FDR Speaks to a Nation in Economic Depression at his First Inaugural

Last week we reprinted Professor John Moser‘s comment on Hoover’s letter to FDR of February , 1933, in which he asked the incoming president to make a pre-inaugural statement to reassure a worried public. Roosevelt ignored Hoover’s “cheeky” advice, waiting for his inaugural address to make a statement promising measures that would bring economic recovery.  FDR’s first inaugural speech is famous for his rebuke of the psychological paralysis gripping the nation: “We have nothing to fear but fear itself.” But perhaps the more important announcement of the speech came in the president’s call for “broad executive powers to address the emergency,” the equivalent of powers normally granted to the presidency only during war. Again we reprint a document introduction by Professor John Moser, co-chair of the Master of American History and Government at Ashland University:

Continue reading

Hoover Offers FDR Advice on the Banking Crisis

Bank_Run_c1933_USAToday, we’re reprinting a document introduction written several years ago by John Moser, Professor of history and co-chair of the Master of Arts in History and Government at Ashland University. Moser comments on a letter Herbert Hoover wrote to Franklin Roosevelt three weeks before Roosevelt’s inauguration as president in March 1933:

In early 1933 Americans waited anxiously in the midst of economic crisis for a new president to begin his term of office.  In this light, Herbert Hoover’s letter to Franklin D. Roosevelt of February 18, 1933, makes for fascinating reading.  During the fall of 1932 the economy had shown signs of recovery, but by February overall unemployment stood at 25 percent and the nation’s banking system stood on the brink of collapse.  Hoover believed—not without reason—that uncertainty over Roosevelt’s intended policies was contributing to the general atmosphere of “fear and apprehension.”  He called on the incoming president to issue a public statement giving “prompt assurance that there will be no tampering or inflation of the currency” and “that the budget will be unquestioningly balanced even if further taxation is necessary.”

Roosevelt chose to ignore Hoover’s request, privately calling it “cheeky.”  No doubt he saw little reason to associate himself with the seemingly discredited economic policies of his predecessor.  But Roosevelt’s key economic policy adviser, Rexford G. Tugwell, admitted that same month that he and the president-elect “were wholly aware of the bank situation and that it would undoubtedly collapse in a few days, which would place the responsibility in the lap of President Hoover.”

– Professor John Moser

For Lincoln’s Birthday: An Early Statement of his Principles

Lincoln_Congressman-electTomorrow is Abraham Lincoln’s 205th birthday. It seems a good time to recall a speech in which Lincoln outlined his political principles while still a young man, before leading the nation through the great crisis of our civil war. While a legislator in the Illinois House, Lincoln spoke to the Young Men’s Lyceum of Springfield on “The Perpetuation of Our Political Institutions.”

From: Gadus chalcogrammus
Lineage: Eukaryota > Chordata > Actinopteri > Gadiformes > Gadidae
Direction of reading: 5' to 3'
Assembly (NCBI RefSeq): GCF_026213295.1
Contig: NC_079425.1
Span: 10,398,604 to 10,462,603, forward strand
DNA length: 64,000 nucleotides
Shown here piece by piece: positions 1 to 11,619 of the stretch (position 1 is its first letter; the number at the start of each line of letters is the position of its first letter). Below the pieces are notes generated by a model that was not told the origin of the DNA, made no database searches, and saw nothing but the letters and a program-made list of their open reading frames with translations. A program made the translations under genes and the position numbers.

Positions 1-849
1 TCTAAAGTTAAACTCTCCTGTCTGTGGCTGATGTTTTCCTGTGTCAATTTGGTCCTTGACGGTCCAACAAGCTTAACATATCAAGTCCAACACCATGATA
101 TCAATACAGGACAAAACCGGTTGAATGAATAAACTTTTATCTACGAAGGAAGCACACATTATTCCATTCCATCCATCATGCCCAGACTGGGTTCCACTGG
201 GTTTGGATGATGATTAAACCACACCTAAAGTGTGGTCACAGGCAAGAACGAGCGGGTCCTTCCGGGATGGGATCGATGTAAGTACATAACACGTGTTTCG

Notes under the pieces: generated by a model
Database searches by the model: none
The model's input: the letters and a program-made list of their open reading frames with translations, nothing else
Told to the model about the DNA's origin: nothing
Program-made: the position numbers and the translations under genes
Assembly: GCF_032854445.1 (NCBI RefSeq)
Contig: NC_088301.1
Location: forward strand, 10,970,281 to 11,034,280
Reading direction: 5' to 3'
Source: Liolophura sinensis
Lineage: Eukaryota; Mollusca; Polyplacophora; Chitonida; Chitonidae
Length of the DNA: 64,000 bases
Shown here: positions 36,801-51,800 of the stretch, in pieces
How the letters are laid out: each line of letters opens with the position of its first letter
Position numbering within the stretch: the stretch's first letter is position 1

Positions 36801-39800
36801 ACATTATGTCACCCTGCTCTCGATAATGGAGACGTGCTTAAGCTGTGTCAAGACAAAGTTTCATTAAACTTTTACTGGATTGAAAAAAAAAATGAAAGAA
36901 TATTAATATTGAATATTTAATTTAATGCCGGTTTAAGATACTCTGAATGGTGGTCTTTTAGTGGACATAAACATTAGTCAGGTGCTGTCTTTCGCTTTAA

Lincoln was speaking about 50 years after the ratification debate over the Constitution, and at the end of the speech he shows his consciousness that the last survivors of the revolutionary generation had all but departed. He took as his theme, then, the question of how Americans might maintain their dedication to those republican principles the Founders had articulated and enshrined in law. Asserting that the only serious threats to the nation would arise from within, he warned against allowing any disrespect for law to enter American life. He insisted that recently reported instances of mob violence in the nation gave cause for alarm; but he also spoke of a potential successor to such civil unrest, an ambitious leader who might seek his own glory through the destruction of democratic institutions. This portion of the speech has fascinated his biographers, some of whom argue that Lincoln spoke from an awareness of his own ambition and where, if he chose, it might lead.

Hoover Praises “Rugged Individualism”

472px-Herbert_Hoover_-_NARA_-_532049Speaking in New York near the close of the 1928 Presidential campaign, Herbert Hoover presented the choice between himself and his opponent, Democrat Al Smith, as one between “state socialism” and the protection of private enterprise. He reminded his listeners that during its involvement in World War I, the US government had directed energy toward the war effort by assuming unprecedented powers to regulate private industry. He made the case that the country’s recovery from the war effort was due in large part to the government’s relinquishing these powers at the war’s conclusion, contrasting this decision with that of some European powers, whose economies were still struggling.

A little less than halfway through this speech, Hoover introduced his famous characterization of the American economic system as based on “rugged individualism”: Continue reading